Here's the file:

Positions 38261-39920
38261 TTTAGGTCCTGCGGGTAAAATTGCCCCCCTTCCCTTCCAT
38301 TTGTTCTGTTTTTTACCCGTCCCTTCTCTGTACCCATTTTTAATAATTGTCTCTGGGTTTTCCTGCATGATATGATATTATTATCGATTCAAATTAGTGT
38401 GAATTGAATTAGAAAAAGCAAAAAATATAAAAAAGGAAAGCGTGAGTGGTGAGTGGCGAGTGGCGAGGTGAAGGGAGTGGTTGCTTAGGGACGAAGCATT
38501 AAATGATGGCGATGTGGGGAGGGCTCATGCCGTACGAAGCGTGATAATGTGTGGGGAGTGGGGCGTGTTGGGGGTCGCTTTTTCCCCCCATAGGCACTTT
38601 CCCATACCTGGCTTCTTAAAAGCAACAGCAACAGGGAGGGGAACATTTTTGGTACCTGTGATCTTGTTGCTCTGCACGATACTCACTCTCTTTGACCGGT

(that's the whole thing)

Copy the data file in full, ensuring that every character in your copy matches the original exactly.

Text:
Positions 38261-39920
38261 TTTAGGTCCTGCGGGTAAAATTGCCCCCCTTCCCTTCCAT
38301 TTGTTCTGTTTTTTACCCGTCCCTTCTCTGTACCCATTTTTAATAATTGTCTCTGGGTTTTCCTGCATGATATGATATTATTATCGATTCAAATTAGTGT
38401 GAATTGAATTAGAAAAAGCAAAAAATATAAAAAAGGAAAGCGTGAGTGGTGAGTGGCGAGTGGCGAGGTGAAGGGAGTGGTTGCTTAGGGACGAAGCATT
38501 AAATGATGGCGATGTGGGGAGGGCTCATGCCGTACGAAGCGTGATAATGTGTGGGGAGTGGGGCGTGTTGGGGGTCGCTTTTTCCCCCCATAGGCACTTT
38601 CCCATACCTGGCTTCTTAAAAGCAACAGCAACAGGGAGGGGAACATTTTTGGTACCTGTGATCTTGTTGCTCTGCACGATACTCACTCTCTTTGACCGGT